Taking on this clinical question, a team of researchers from Auckland University examined the efficacy of zoledronate (ZOL) compared with placebo to assess for a difference in fracture risk in a six-year, double-blind clinical trial.9

Ian R. Reid, MD, and colleagues followed 2000 postmenopausal women, ages >65 years, who had a T score of −1.0 to −2.5 at either the total hip or femoral neck. Participants were randomized to receive either zoledronate (5 mg) or placebo (a saline solution) at 18-month intervals.9

These women also received vitamin D supplements—a single oral dose of cholecalciferol one week before their first infusion and then once a month throughout the trial duration— if they were not already taking them; calcium supplementation was recommended but not required. The investigators selected zoledronate because it is administered via intravenous (IV) injection no more than once annually, and has a satisfactory safety profile.9

At baseline, the mean age of the enrolled women was 71.5 years; the mean T score at the femoral neck was -1.64 (+0.5) and -1.27 at the total hip, and the median 10-year risk of hip fracture was 2.3%. A total of 312 fragility fractures were recorded in 190 women receiving placebo and 122 women in the ZOL group (< 0.001).

The group receiving ZOL also had a significantly lower risk of nonvertebral fragility fractures, symptomatic fractures, vertebral fractures, and height loss.9

Twice as many women discontinued the trial after the first infusion of ZOL (n=86) versus placebo (n=42 ). During the trial, 115 women in the placebo group and 33 women in the treatment group initiated oral bisphosphonate treatment (subsequent study treatments were discontinued but these patients remained in the study).9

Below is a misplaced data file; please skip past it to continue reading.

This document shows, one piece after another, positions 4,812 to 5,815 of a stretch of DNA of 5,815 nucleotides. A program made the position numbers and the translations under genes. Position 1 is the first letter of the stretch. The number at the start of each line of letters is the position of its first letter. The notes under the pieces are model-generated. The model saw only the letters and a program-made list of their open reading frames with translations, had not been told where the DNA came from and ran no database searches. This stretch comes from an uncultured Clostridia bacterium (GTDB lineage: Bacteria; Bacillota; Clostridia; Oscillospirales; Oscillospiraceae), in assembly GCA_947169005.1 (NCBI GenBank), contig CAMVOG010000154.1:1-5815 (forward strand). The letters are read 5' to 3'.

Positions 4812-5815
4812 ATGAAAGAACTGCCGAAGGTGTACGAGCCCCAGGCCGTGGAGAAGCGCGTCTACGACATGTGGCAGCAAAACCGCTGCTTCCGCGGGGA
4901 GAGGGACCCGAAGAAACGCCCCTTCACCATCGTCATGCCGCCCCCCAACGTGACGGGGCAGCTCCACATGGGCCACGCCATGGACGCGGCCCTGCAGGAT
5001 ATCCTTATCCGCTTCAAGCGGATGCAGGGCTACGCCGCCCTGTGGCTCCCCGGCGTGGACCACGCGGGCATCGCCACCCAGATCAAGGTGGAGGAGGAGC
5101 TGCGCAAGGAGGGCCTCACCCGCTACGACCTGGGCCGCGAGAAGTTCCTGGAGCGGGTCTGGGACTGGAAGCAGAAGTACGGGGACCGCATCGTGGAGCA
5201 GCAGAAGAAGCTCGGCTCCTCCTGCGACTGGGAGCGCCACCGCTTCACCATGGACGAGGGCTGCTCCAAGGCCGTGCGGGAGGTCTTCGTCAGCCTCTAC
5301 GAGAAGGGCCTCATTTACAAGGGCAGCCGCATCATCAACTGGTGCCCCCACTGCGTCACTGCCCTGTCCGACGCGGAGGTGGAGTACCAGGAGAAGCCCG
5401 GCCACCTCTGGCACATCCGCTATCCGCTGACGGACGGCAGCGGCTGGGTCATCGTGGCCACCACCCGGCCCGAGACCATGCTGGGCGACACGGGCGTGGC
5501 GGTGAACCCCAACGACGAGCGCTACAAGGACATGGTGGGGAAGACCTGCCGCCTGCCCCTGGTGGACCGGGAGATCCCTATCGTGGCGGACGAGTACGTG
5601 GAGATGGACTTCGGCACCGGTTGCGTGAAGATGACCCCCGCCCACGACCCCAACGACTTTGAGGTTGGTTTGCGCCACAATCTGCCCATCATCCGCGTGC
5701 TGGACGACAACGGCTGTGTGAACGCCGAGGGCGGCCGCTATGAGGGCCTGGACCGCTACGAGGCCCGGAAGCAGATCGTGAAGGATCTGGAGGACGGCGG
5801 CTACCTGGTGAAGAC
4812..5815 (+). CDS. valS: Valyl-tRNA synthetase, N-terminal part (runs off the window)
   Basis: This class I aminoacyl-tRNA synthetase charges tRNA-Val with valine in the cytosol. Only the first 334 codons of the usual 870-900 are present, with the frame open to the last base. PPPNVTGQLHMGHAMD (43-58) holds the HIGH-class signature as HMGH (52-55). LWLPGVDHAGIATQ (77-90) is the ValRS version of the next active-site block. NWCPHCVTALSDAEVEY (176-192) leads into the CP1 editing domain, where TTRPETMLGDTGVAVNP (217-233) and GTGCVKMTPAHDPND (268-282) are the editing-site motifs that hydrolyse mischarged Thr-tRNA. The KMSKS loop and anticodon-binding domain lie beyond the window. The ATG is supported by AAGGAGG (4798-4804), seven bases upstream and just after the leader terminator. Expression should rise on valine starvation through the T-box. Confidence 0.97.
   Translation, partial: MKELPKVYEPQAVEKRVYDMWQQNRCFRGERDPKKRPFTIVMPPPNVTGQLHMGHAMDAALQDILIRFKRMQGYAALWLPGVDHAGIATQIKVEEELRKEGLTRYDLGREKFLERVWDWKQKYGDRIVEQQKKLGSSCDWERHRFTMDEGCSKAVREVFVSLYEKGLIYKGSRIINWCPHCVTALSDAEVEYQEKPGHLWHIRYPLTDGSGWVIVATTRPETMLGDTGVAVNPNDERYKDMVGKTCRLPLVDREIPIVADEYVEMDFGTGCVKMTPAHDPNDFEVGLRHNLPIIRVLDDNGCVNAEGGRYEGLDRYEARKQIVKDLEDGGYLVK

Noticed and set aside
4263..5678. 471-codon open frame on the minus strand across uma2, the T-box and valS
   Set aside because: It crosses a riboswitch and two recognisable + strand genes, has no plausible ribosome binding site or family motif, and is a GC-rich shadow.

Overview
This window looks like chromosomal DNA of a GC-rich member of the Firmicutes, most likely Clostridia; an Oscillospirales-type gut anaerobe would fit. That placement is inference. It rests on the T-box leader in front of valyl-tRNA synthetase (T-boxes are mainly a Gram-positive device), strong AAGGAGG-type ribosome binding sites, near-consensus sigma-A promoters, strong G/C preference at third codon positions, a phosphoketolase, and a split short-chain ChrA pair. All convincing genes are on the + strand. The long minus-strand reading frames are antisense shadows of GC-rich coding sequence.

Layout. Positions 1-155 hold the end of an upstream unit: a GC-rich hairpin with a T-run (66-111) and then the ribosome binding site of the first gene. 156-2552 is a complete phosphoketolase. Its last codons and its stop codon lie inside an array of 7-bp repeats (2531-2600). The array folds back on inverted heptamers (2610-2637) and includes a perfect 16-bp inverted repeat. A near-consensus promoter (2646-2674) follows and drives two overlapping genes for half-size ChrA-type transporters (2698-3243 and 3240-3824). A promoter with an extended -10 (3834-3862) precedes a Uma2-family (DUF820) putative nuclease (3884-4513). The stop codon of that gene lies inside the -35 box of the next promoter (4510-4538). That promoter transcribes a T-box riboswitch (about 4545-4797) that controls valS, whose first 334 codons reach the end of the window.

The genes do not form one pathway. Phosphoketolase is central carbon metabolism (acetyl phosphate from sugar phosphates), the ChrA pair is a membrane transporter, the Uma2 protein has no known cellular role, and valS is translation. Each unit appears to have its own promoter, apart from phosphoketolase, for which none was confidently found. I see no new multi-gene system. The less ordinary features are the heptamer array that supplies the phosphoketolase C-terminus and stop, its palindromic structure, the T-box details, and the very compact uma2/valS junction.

The women in the treatment group also appeared to gain added protection against cancer, stroke, and cardiovascular events, with a 35% reduced risk for death with zoledronate.  

Forming a Better Management Strategy for Bone Fragility

In a conversation with EndocrineWeb about the study findings, Ian R. Reid, MD, professor of medicine on the Faculty of Medical and Health Sciences at the University of Auckland, New Zealand, said, “the benefits of zoledronate were quite substantial.”

The investigators chose to prescribe zoledronate every 18 months, rather than every 12 months as has been the case for standard management of osteoporosis,9 said Dr. Reid, who explained that infusions every 18 months proved a very convenient and effective protocol for treating older women who were considered at risk for fragility fractures. 

Dr. Siris said, “this well-designed, well-conducted prospective clinical trial demonstrated that zoledronate works to prevent fractures in older (> 65 years) osteopenic postmenopausal women at elevated risk of fracture.”